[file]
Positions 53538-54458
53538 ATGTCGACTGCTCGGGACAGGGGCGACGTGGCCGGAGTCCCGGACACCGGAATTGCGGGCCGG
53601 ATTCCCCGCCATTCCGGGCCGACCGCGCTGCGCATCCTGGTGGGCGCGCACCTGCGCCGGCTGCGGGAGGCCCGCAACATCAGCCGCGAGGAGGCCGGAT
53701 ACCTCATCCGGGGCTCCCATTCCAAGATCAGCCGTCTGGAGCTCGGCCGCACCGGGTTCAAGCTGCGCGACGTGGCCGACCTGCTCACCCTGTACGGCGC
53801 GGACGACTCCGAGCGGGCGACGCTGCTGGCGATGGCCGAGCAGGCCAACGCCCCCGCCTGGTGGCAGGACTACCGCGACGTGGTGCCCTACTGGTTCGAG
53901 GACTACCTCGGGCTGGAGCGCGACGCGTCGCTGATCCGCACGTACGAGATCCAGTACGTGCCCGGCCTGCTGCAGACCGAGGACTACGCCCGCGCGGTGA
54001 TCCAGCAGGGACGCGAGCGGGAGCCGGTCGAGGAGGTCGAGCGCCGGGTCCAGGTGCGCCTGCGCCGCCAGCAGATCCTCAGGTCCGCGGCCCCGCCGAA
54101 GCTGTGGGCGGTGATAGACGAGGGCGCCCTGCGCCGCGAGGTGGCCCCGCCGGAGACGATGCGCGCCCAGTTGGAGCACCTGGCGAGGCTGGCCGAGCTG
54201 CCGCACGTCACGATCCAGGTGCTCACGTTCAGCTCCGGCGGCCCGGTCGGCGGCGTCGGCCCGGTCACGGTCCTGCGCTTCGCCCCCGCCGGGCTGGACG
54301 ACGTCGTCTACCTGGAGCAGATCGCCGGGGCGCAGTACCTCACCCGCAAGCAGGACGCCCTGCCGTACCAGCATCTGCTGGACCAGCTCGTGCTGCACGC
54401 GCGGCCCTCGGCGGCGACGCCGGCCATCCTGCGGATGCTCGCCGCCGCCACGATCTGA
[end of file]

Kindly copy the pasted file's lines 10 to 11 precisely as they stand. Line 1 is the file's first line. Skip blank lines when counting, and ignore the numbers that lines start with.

54301 ACGTCGTCTACCTGGAGCAGATCGCCGGGGCGCAGTACCTCACCCGCAAGCAGGACGCCCTGCCGTACCAGCATCTGCTGGACCAGCTCGTGCTGCACGC
54401 GCGGCCCTCGGCGGCGACGCCGGCCATCCTGCGGATGCTCGCCGCCGCCACGATCTGA